21 Oct Why Your Non-Profit Must Make Time for Accountability
‘Accountability’ may seem like one of those popular management concepts you know would be nice to implement if your non-profit had the time and budget. Not only is accountability essential to your non-profit’s health and efficacy — affecting everything from donations to grants, hiring to volunteering, board fiduciary duty, to employee morale — it also is easy to adopt.
Start with Laws & Rules
Accountability starts by complying with all applicable laws and rules. Make sure new staffers and board members understand these as well as your non-profit’s code of conduct. In fact, ask employees and board members to sign an ethical code — and hold them to it.
As your organization pursues its mission, it must do so fairly and in the best interests of its constituents and community. Your status as a non-profit means you are obligated to use your resources to support your mission and benefit the community you serve. Evaluate programs accordingly, both in respect to the activities and their outcomes.
Put Governance Front & Center
There can be no accountability without good governance. This starts with your non-profit’s executives and managers, who must be accountable for failures as well as successes. Ultimately, governance is your board’s responsibility. Your board needs to understand the importance of its fiduciary duty and focus on the big picture, not the process-oriented details best handled at the staff or committee level.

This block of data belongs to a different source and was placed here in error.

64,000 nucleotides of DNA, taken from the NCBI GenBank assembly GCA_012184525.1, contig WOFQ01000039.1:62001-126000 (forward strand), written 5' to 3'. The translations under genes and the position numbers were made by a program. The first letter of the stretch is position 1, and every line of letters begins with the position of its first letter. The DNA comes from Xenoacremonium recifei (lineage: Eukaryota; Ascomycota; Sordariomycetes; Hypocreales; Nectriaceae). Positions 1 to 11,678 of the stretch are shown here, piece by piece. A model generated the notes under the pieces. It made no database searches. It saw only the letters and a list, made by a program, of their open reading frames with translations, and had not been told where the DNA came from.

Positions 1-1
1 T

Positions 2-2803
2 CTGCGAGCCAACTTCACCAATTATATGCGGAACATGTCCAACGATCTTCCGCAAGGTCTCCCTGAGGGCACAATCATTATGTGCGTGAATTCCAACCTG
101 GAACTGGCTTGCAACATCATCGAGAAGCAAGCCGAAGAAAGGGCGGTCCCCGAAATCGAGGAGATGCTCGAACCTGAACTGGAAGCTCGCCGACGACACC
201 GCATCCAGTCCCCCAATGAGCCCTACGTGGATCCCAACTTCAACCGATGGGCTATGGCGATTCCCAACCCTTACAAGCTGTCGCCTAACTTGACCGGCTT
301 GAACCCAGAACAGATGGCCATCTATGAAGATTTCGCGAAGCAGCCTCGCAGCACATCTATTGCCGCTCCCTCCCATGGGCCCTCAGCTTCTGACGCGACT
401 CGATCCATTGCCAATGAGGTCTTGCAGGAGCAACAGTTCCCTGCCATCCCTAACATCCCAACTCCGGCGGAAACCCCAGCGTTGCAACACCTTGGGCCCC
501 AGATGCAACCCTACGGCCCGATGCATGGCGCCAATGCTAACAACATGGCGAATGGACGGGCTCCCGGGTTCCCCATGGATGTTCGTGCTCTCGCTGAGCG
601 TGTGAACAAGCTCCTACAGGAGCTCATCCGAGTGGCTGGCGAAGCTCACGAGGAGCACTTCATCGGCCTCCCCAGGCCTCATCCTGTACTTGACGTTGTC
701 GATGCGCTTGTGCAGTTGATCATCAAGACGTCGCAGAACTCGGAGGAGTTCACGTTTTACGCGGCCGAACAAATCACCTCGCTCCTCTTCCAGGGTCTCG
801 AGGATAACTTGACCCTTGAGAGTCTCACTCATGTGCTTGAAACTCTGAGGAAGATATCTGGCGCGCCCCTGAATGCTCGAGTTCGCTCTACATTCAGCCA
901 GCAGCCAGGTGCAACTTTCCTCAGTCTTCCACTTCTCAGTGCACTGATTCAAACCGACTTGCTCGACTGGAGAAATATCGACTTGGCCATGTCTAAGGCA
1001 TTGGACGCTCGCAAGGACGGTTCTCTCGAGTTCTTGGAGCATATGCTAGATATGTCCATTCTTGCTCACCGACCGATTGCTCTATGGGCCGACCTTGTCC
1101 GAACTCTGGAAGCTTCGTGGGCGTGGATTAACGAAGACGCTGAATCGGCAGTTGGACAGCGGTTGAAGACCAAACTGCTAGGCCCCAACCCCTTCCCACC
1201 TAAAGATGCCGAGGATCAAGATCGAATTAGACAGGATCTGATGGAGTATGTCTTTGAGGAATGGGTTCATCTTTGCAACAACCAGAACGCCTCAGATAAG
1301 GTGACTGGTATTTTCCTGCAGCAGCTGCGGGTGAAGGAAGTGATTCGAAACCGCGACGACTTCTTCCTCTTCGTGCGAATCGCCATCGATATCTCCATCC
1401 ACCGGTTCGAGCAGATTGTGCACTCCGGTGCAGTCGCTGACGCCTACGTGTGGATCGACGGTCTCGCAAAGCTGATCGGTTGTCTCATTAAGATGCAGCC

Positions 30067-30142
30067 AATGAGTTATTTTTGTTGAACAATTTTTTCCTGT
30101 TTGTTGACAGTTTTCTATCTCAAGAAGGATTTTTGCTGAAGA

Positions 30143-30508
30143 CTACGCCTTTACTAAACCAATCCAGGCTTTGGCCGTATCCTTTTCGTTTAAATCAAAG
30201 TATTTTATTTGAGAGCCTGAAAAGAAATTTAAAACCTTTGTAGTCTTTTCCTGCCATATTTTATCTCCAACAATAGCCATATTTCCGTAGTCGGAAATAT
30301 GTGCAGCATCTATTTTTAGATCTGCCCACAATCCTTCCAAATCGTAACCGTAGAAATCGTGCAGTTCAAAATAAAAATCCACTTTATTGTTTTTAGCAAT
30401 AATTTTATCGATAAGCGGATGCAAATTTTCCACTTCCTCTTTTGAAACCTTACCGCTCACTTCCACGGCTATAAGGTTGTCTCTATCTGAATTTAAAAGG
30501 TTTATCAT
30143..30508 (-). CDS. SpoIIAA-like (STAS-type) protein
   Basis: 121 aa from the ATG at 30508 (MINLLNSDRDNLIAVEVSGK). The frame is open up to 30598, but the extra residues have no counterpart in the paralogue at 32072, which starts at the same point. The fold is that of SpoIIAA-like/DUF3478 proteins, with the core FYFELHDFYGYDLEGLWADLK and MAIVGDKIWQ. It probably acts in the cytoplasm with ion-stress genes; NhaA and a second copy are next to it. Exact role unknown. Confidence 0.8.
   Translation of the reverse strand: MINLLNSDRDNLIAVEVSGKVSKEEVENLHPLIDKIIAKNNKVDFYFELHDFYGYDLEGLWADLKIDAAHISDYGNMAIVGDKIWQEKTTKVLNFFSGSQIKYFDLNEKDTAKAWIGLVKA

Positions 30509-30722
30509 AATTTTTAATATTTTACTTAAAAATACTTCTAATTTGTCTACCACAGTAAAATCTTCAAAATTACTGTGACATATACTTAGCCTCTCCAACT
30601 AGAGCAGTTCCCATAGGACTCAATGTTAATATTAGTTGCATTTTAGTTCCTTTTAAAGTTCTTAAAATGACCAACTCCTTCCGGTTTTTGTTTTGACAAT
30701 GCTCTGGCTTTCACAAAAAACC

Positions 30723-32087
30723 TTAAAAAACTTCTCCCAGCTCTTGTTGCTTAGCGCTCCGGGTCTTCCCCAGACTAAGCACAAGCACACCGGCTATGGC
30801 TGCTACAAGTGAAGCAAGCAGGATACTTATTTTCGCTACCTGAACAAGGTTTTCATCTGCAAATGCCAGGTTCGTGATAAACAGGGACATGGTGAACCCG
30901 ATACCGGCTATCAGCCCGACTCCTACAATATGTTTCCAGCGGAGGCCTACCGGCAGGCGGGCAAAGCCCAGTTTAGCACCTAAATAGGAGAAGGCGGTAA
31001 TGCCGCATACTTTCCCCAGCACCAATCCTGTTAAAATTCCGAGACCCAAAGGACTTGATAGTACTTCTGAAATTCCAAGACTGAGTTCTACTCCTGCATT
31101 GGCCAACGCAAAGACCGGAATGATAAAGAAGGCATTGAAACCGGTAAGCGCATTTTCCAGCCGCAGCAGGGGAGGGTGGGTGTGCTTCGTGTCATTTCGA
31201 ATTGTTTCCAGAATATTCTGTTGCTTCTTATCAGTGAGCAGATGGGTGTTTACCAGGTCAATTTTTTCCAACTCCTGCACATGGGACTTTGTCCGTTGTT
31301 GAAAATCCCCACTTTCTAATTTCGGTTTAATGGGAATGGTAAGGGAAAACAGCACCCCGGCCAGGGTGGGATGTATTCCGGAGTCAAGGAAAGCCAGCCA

For example, management might prepare internal financial statements and review performance against approved budgets on a quarterly basis. Then, it will present these statements to the board (or its audit or finance committee) for review and approval. Your board also is responsible for establishing and regularly assessing financial performance measurements.
Make Your Efforts Public
Communication is a big part of accountability. Your annual report, for example, is designed to summarize the year’s activities and detail your non-profit’s financial position. In addition, the report’s list of board members, management staff, and other key employees can be just as important. Stakeholders want to be able to assign responsibility for results to actual names.
Your non-profit’s Form 990 also provides the public with an overview of your organization’s programs, finances, governance, compliance, and compensation methods. Notably, charity watchdog groups use 990 information to help them evaluate non-profits on fiscal responsibility, charitable impact, and other qualities.
Implementing accountability is not a one-time act but an ongoing process. Consider accountability when evaluating staffers, volunteers, and, especially, board members. Contact us for more ideas about running an ethical and effective organization.